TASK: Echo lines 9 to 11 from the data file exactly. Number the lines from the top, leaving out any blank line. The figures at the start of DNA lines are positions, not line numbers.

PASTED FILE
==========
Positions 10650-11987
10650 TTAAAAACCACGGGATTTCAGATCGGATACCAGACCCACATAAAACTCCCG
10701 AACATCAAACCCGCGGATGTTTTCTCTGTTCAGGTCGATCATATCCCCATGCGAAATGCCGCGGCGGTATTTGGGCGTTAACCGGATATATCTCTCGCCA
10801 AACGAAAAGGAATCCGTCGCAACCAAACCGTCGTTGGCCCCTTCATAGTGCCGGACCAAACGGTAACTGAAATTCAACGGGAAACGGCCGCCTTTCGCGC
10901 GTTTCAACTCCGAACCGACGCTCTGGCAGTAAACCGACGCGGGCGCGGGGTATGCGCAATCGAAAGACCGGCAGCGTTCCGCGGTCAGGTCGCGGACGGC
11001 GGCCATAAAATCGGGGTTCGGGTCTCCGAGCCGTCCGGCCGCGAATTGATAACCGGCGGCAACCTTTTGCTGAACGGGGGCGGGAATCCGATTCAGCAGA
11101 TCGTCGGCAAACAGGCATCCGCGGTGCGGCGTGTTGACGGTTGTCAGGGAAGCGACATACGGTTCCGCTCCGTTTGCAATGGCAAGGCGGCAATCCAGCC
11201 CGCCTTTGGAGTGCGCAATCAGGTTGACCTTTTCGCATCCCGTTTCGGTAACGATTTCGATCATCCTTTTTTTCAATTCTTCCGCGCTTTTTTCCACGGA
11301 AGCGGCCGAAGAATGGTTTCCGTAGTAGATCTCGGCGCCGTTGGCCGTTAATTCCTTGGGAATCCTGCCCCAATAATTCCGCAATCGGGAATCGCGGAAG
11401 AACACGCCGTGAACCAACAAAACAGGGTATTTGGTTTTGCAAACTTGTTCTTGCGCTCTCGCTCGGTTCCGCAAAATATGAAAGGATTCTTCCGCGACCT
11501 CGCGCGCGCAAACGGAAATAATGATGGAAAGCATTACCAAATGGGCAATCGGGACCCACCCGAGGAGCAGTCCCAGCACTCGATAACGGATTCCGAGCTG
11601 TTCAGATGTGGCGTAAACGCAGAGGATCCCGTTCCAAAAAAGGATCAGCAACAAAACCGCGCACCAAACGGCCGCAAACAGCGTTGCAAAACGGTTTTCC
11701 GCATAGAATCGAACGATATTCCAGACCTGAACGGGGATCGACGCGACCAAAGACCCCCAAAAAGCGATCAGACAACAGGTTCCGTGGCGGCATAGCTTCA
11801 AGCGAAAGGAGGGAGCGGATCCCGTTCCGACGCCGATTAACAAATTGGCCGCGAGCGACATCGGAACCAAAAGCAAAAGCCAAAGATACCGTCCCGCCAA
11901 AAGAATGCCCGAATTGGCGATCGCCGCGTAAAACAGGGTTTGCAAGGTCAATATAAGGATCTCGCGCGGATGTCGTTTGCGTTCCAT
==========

11301 AGCGGCCGAAGAATGGTTTCCGTAGTAGATCTCGGCGCCGTTGGCCGTTAATTCCTTGGGAATCCTGCCCCAATAATTCCGCAATCGGGAATCGCGGAAG
11401 AACACGCCGTGAACCAACAAAACAGGGTATTTGGTTTTGCAAACTTGTTCTTGCGCTCTCGCTCGGTTCCGCAAAATATGAAAGGATTCTTCCGCGACCT
11501 CGCGCGCGCAAACGGAAATAATGATGGAAAGCATTACCAAATGGGCAATCGGGACCCACCCGAGGAGCAGTCCCAGCACTCGATAACGGATTCCGAGCTG